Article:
Laura Amico arrived in DC five years ago and saw two cities: one where more than 100 people were murdered every year, most without a shred of news coverage, and another where homicide was rare but reported on as if life actually mattered.
“I found it so hard to believe,” she says. “I decided to investigate.”
Her investigation resulted in Homicide Watch D.C., a website founded with her husband, Chris, that charts the grim details behind the District’s homicide statistics—the parents executed as their infants slept nearby, the 26-year-old woman found shot at a fire scene. Its motto: “Mark every death. Remember every victim. Follow every case.”
In four years, Homicide Watch covered 435 cases, posting photos, maps, and court documents. Friends and family mourned the deceased and defendants alike in the comments section.
Two years ago, Amico won a fellowship at Harvard and she and Chris moved to Boston, running the site—which averages a half million page views a month—with the help of interns. But when she landed a job at the Boston Globe, the couple began talking to DC outlets about taking it over. “It’s a local news site,” she says. “It shouldn’t be run from Boston.”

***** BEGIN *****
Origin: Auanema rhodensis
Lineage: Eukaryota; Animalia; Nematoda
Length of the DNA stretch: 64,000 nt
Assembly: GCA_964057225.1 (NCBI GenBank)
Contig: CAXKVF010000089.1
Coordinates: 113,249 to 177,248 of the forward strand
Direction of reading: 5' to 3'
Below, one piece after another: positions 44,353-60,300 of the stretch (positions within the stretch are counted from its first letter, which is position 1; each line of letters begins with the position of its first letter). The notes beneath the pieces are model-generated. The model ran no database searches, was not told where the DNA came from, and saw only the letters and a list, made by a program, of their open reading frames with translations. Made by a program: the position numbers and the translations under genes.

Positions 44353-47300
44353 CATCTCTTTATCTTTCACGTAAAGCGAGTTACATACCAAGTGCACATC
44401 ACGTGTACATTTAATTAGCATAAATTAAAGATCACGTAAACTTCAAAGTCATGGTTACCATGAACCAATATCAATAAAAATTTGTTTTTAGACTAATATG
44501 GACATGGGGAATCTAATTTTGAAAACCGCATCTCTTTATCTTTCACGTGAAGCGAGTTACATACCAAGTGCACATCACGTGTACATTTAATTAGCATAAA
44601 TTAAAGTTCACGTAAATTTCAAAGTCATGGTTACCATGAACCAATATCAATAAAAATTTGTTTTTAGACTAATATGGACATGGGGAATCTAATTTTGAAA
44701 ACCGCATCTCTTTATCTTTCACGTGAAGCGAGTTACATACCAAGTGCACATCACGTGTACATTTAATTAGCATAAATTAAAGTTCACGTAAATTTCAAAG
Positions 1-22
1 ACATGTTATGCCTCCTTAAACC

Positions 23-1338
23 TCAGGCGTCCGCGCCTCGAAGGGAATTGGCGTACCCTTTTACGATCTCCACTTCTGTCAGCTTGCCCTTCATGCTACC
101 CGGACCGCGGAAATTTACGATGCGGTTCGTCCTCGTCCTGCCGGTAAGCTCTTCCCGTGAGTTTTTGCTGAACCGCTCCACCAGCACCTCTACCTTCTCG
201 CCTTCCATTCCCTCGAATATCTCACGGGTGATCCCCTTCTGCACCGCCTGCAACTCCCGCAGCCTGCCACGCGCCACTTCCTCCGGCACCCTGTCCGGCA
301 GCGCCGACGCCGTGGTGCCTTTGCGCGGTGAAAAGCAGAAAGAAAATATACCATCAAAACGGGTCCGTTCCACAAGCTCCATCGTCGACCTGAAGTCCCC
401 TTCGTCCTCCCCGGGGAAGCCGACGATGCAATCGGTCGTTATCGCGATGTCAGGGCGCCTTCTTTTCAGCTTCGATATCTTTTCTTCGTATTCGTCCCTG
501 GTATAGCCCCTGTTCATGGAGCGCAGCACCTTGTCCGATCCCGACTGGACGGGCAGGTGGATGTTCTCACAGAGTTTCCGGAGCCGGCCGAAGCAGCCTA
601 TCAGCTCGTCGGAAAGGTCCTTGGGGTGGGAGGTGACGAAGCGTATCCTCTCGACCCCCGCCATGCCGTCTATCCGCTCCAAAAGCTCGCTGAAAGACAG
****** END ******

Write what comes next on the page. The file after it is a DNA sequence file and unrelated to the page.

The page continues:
The Amicos estimate the annual cost of operating the site at $60,000. So far, no takers. “It’s an indictment of local media in DC,” Amico says. “It sends the message that the cases don’t matter. It’s a shame that didn’t make a difference.”
But for many faceless victims and their families, it already has.
This article appears in the December 2014 issue of Washingtonian.